By Amanda McQuade Crawford
Three herb species: Astragalus Root, Willow Bark, and Sage Leaf combine properties that benefit the process of aging by supporting your health, without squandering your wealth. These are common herbs found throughout the world, and are your ticket to easy, natural aging!
The Chinese name, Huang chi, translates as “yellow root,” since the valuable compounds in this herb give a pretty lemon-yellow color to the dried root. Research supports the use of Astragalus root for three main concerns: protecting the aging or troubled heart, preventing or treating seasonal colds and influenza, and preserving vitality during chronic stress and illness.*
Tying all three health concerns together is Astragalus’ reputation for nourishing exhausted adrenal glands. These endocrine glands are central to our response to long-term stress, whatever its cause. Another interesting possibility, yet unproven, is that Astragalus root may benefit the enzyme involved in telomere length. What does this mean? As we age, cells divide. Repeated cell activity shortens telomeres, the “caps” of our chromosomes.*
More research will tell whether herbs help our chromosomes retain a healthy length for slower aging. Traditional herbal extracts may not be a Fountain of Youth – but current research does provide understanding of why natural products made with Astragalus root nourish our cells, improving overall health.*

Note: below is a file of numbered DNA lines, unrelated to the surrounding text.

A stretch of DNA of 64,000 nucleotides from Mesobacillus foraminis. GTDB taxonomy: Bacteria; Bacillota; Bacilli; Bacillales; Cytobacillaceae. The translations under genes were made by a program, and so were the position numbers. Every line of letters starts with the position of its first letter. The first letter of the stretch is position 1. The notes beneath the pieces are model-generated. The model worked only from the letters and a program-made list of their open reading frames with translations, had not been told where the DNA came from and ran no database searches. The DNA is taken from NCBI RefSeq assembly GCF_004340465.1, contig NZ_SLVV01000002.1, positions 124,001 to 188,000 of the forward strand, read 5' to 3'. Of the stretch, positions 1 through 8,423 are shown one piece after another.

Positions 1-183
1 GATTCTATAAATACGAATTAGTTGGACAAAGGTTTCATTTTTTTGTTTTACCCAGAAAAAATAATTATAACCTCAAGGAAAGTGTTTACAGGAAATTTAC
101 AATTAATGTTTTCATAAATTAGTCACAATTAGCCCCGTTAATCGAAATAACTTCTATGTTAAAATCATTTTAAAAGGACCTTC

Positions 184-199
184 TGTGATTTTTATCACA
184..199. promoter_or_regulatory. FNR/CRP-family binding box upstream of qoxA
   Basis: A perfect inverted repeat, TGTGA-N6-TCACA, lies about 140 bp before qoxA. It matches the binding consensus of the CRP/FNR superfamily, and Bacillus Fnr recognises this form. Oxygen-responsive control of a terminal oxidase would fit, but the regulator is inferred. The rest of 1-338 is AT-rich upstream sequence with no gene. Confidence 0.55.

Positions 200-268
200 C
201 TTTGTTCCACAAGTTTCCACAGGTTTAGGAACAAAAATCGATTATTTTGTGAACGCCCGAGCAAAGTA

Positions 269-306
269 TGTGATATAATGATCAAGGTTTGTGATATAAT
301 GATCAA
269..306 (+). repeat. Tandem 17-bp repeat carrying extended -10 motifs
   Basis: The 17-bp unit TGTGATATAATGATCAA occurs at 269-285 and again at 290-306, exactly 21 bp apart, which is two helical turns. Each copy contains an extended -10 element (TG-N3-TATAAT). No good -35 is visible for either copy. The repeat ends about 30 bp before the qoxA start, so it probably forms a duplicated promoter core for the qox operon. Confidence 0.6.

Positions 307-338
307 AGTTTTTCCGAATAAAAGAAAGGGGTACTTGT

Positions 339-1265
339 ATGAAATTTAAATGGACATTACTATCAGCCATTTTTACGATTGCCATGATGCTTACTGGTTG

Astragalus has polysaccharides (natural plant sugars that often have immune benefits) and saponins (the herb world’s “soap” which cleanses internally). The root brings antibacterial and antiviral activity to elders with lung problems. I add two slices of dried root to soups or grains at least twice a week for the whole family. It is preventive and protective; the number of colds has dropped to almost nothing in our house.*
Astragalus balances (rather than stimulates) immune function. Finally, Astragalus improves blood flow, reducing excess blood fats. Heart, Lungs, and Immunity are three constants in elder care. This helps explain why Astragalus is considered one of the premier herbs for healthy aging.*